STOCKHOLM -- For every 100 jobs on its auto-assembly lines in Sweden, Volvo hires 114 workers, who are among the most highly paid manufacturing employees in the world. Why this expensive overmanning in a company facing falling profits? The simple answer is that young Swedish workers respond to the conditions of work and rewards in this the most socialist of the capitalist countries.

That is, they take four or five weeks of vacation a year and they profit from a generous sick leave system that frequently pays them more to stay at home ''sick'' than to go to work. Volvo needs the extra workers to fill the gaps in production schedules left by vacations and by workers missing a statistical average of 25 workdays a year on sick leave.

History has not lost its sense of irony. Just as East European and Soviet politicians and economists are adopting the ''Swedish model'' of socialist political values and a free-market economy as their highest aspiration, the Swedish model has run into deep trouble at home. Swedes are increasingly convinced that their society is being victimized by a social welfare state run amok.

Some Swedes even think they have cautionary lessons to learn from the collapse of centrally planned economies in neighboring states, rather than lessons to teach the survivors of that collapse.

In the West, ideologues will use the evident failures of the Swedish economic model as another chance to say they told us so. But Sweden's problems are more interesting and more important than that. The law of no good deed going unpunished applies here; unintended consequences pile on top of each other in this bureaucratized system, creating disincentives to work and stifling personal initiative.

At the same time, safety nets prevent anyone in this small, homogeneous country from hitting bottom and having to worry about where the next meal is coming from or having a roof over one's head. Many of the complaints heard in Sweden today arise because the welfare system that Social Democratic governments have built over four decades can no longer perform its egalitarian tasks in an efficient manner. This is a malaise among people who know they lead a socially privileged existence that is threatened.

The government can no longer meet the demands placed on it by a populace grown psychologically accustomed to having the state care for almost all family needs. But the state is unwilling to dilute its egalitarian instincts and allow private enterprise to take over any of that burden.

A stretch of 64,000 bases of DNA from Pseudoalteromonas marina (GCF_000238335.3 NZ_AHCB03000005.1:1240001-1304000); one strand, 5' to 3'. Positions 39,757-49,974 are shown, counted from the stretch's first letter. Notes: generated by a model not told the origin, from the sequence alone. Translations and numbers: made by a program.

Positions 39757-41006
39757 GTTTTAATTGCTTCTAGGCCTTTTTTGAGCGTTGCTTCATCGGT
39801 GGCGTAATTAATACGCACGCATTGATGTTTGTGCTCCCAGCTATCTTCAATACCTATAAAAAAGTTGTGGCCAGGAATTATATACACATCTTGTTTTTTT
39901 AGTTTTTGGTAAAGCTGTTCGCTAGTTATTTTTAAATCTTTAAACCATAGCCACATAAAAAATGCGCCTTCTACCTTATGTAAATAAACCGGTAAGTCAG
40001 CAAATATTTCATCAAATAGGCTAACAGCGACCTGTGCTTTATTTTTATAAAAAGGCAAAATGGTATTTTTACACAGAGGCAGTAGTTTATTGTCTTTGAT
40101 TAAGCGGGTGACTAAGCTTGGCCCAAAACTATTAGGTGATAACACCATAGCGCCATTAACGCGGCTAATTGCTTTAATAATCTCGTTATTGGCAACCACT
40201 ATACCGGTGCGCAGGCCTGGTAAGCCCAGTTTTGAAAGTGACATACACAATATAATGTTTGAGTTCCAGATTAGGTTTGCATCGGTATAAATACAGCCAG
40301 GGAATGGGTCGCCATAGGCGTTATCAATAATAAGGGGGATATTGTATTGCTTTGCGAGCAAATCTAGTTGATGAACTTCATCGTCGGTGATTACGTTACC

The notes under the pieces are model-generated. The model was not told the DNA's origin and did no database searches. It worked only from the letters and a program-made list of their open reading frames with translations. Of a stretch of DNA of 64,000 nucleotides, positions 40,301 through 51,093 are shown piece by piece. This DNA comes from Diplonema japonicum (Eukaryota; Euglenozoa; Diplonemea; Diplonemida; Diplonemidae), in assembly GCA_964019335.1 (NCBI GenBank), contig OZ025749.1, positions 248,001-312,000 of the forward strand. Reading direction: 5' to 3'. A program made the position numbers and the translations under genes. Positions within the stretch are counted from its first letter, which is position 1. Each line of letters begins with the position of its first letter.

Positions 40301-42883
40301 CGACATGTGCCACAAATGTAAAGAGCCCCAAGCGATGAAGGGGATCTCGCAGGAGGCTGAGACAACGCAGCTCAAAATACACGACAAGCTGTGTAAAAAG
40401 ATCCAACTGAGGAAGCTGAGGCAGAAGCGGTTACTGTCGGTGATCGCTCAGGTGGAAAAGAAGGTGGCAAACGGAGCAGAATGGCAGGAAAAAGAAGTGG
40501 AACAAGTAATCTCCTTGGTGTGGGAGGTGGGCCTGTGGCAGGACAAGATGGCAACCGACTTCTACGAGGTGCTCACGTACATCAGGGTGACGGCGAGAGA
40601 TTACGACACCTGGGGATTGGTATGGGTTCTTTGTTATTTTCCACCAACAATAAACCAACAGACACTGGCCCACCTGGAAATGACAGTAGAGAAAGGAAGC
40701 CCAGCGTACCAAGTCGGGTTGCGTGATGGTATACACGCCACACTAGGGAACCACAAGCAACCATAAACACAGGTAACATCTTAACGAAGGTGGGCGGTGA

The state's day-care centers do not have room for 30 to 40 percent of the children who seek places. This creates a desperate situation for families where both parents have to work to make ends meet on salaries ravaged by the high tax on incomes -- currently 65 percent -- that is synonymous with Sweden. Rent control makes housing cheap, unprofitable to build and therefore difficult to find.

The distorting effect of Swedish socialism is seen most clearly in work habits, or the lack thereof. Workers in their twenties take 50 percent more sick leave than do workers in their sixties, one Swedish economist reports.

''The young workers are responding rationally,'' says Anders Aslund. ''There is no cost whatsoever to taking sick leave, and in fact some financial incentives to take it. People in their sixties are still quite responsible and ignore this. They began their work careers in a different atmosphere than did the young people.''

I first met Aslund, an intense, pyrotechnically bright economist turned diplomat, in Moscow in the early days of perestroika. He foresaw much of the coming Soviet economic debacle then, and took a leave to write an insightful book on that subject. Now he is devoting his time to shaking up the Swedish political establishment by publishing articles contending that Sweden needs a perestroika of its own.

About 30 percent of the Swedish work force is employed by the government in what Aslund calls ''our own command economy,'' and adds: ''The national health service has no idea what its costs are, how to measure inputs or capital costs or even how to maintain productivity. Productivity is declining in the public sector by 1.5 percent a year. We have built disincentives to work, and we have shortages in services and housing. But the law prevents these things from being changed by the market.''

Aslund thinks that high tax rates are a problem here, but that Americans tend to overrate that factor in looking at Sweden. Nor is state ownership the root of all evil here. Only 7 percent of industry is owned by the state, and pre-tax business returns can be impressive. ''We have in Sweden very rich enterprises and not very rich citizens, who get below average services by European standards from their expensive government agencies,'' he adds.

What worries him and others is that Swedes have taken several long strides down a slope that has led to economic disaster in the Soviet bloc, where work and money were devalued by governments intent on crushing personal initiative. The Soviet economy is too far gone to respond to the piecemeal reforms known as perestroika. But Sweden could benefit from a fresh look at the values of market forces. Perestroika, anyone?